Top tips for beating the heat.
The UK Met Office issued its first ever extreme heat warning this week amid a surging heatwave that has seen temperatures reach 33C in some areas of the country. And while this might be welcome news for sun worshippers, many will be struggling with the extreme temperatures – particularly as a lot of people continue to work from home and are unable to escape to air-conditioned office environments.
But heatwaves aren’t just uncomfortable, they can be dangerous. Last summer, for example, England saw a record-breaking number of heatwave-related deaths – a number that according to UK Climate Risk, is only going to grow as the effects of climate change take hold.
As the Met Office warning advises, people vulnerable to extreme heat are likely to experience "adverse health effects", while the rest of the population could suffer heat exhaustion and other heat-related illnesses.
So it’s important to keep cool, and to learn how to keep cool for future heatwaves. And we need to do this without relying on energy and resource-intensive things like air-conditioning, which will only contribute to the climate crisis and make things worse.
Here are our top tips for keeping cool at home and while you’re out and about.
- Take it easy
The sunshine may well be beckoning you outside for all kinds of activities, but your body is going to be working overtime trying to keep you operational in the heat, so keep exertion to a minimum.
- Seek shade – but don’t rely on it
Finding a shady spot in a no-brainer when it comes to keeping cool, but in terms of atmospheric temperature, there’s actually no difference whether you’re in the sun or the shade. The difference is that you’re not being exposed to solar radiation, so you feel cooler and you’re less at risk from sun burn. Seek out the shade, but don’t make the mistake of thinking that it will protect you from heat exhaustion. And wear sunscreen no matter where you are!
- Hydrate, hydrate, hydrate
We all know how important it is to drink the recommended two litres (at least!) of water every day, but during a heatwave we need to drink more than usual to maintain our bodily temperature and to replace the fluids lost by sweating. Experts suggest upping your water consumption to at least 2.5 litres of water every day – the cooler the better!
- Ditch the synthetic fabrics
What you wear on hot days will make a huge difference to your comfort. Forget clingy, synthetic fabrics that itch, stick and chafe, and instead choose loose-fitting, natural fibres such as cotton, linen and bamboo which are super breathable, absorbent and easy to care for.
- Embrace the cooling power of water
We sweat because it helps our bodies dissipate heat. Regular plain water applied to the skin works in the same way, so submerging your feet in a bowl of water under the desk or misting your face and neck with water will help to bring your temperature down. But keep it tepid. While it might be tempting to blast yourself with ice-cold water this can actually make you feel warmer afterwards as your body works harder to balance your core temperature with your skin temperature. Read more about the science of this here.
- Keep your house cool
There are lots of things you can do to keep your house cool without investing in air-conditioning. Check out our guide to keeping your house cool in a heatwave and learn how simple tricks with curtains, appliances and windows can bring your home’s temperature way down.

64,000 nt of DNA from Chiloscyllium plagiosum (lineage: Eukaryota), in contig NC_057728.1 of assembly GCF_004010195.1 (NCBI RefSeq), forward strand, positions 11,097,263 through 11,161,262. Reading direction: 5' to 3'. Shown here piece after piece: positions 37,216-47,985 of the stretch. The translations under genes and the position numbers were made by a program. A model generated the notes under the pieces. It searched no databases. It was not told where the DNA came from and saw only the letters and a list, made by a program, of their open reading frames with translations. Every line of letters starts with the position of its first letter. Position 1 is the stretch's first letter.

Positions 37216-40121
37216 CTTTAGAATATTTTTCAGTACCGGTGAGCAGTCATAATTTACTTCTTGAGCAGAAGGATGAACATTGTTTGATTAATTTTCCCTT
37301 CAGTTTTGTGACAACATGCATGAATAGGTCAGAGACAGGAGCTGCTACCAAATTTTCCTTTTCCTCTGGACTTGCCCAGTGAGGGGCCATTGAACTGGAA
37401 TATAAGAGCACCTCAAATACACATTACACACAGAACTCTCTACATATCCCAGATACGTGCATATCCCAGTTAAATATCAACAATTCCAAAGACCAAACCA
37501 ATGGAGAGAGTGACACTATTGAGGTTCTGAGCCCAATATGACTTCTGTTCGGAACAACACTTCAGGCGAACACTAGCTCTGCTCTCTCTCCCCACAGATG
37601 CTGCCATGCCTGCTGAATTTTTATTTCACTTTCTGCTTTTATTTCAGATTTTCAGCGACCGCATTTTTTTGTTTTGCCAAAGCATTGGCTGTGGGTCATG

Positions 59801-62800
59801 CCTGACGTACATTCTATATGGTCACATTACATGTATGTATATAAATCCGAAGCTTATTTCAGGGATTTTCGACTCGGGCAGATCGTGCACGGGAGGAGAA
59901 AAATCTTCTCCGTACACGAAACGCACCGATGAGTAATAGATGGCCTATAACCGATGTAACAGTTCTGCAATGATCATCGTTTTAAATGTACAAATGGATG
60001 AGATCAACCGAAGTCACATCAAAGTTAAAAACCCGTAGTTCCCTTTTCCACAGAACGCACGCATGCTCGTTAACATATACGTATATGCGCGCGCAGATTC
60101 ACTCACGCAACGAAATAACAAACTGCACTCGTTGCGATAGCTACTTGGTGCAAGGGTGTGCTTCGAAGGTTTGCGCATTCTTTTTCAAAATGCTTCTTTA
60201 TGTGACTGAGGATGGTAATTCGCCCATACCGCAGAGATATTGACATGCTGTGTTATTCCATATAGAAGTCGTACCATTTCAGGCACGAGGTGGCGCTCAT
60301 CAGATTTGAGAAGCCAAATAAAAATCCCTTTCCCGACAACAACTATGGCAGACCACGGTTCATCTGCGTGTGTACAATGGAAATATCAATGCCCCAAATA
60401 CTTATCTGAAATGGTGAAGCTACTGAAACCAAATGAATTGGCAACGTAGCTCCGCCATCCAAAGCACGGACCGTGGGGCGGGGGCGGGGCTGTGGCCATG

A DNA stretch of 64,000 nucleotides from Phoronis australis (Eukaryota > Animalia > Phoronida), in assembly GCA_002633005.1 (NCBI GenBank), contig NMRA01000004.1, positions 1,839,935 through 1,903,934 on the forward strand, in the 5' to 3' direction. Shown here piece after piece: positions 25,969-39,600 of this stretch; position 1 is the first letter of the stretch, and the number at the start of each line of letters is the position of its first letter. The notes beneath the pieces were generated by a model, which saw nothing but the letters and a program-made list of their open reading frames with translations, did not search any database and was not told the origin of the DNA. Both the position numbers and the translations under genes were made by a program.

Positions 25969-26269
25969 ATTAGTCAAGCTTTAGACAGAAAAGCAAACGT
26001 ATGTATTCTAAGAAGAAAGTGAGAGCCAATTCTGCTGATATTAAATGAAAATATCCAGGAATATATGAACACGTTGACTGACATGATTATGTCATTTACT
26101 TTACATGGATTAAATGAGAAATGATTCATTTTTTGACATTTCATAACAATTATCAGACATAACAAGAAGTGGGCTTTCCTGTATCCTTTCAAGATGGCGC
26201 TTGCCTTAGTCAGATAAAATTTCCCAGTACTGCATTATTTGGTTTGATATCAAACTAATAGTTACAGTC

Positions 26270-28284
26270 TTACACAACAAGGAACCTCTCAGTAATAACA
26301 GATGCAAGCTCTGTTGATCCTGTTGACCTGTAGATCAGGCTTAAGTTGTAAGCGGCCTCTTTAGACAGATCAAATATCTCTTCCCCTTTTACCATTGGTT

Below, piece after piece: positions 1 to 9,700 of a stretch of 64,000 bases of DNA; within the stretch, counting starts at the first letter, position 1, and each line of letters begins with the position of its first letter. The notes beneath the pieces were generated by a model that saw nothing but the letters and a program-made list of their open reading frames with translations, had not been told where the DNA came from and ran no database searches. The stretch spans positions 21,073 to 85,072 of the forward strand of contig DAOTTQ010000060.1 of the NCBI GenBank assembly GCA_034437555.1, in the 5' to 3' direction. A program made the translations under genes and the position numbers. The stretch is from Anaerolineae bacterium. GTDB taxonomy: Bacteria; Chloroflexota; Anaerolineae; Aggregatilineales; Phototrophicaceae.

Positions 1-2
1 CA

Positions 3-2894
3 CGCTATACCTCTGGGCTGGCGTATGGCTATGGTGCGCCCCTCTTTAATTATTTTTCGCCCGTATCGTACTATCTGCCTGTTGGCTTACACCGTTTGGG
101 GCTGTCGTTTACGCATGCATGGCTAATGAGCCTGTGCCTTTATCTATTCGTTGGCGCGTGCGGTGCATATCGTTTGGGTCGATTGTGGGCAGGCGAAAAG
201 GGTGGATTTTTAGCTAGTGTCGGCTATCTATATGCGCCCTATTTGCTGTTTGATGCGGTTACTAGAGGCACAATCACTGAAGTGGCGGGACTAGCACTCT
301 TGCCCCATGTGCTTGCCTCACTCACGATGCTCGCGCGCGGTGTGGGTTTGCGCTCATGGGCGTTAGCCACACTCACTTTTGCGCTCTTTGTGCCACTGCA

- Hack your bedtime routine
Trying to sleep is one of the most unpleasant parts of life during a heatwave, but there are ways you can make it a bit more bearable.
- Choose light bed linens in natural fabrics.
- Take a lukewarm shower just before bed.
- Don’t sleep naked! Wearing natural fabrics like cotton will keep you feeling cooler during the night as they’ll wick the sweat away from your skin. But definitely avoid synthetic materials.
- Put your PJs in the freezer half an hour before you put them on.
- Pop an ice pack under your pillow as you get ready for bed – when you get in flip it over and voila! A lovely cool spot for your hot head.
- Freeze a hot water bottle and place it under the covers about 10 minutes before you go to bed – but be sure to remove it when you get in as bare skin contact with a frozen hot water bottle could cause ice burn.
- Open your windows once the sun has gone down to let some fresh external air in. Leaving your bedroom door slightly ajar and keeping another window open elsewhere on the same floor will help to create much-needed air circulation, too.
- Don’t forget your pets
If you’re struggling, then your furry friends are definitely struggling. Keep them in the coolest part of the house with a cool wet towel, plenty of ventilation and lots of fresh water. If the temperature is very high you’re better off forgoing your daily walk, but if they really want to get out then only walk them during the coolest parts of the day: dawn and dusk. And keep your vet’s phone number to hand. If you spot any signs of heatstroke in your pet – rapid panting, drooling, twitching muscles, vomiting or disorientation – call your vet right away.
The bottom line
Summers in the UK are set to become increasingly vicious, and while that might sound like good news, the consequences can be serious – and even the most ardent sun worshippers can only cope with extreme temperatures for so long. These tips will help keep you cool when the sun strikes, but a better, longer-term approach is to take action on the climate crisis now so that extreme heatwaves don’t end up becoming the norm.
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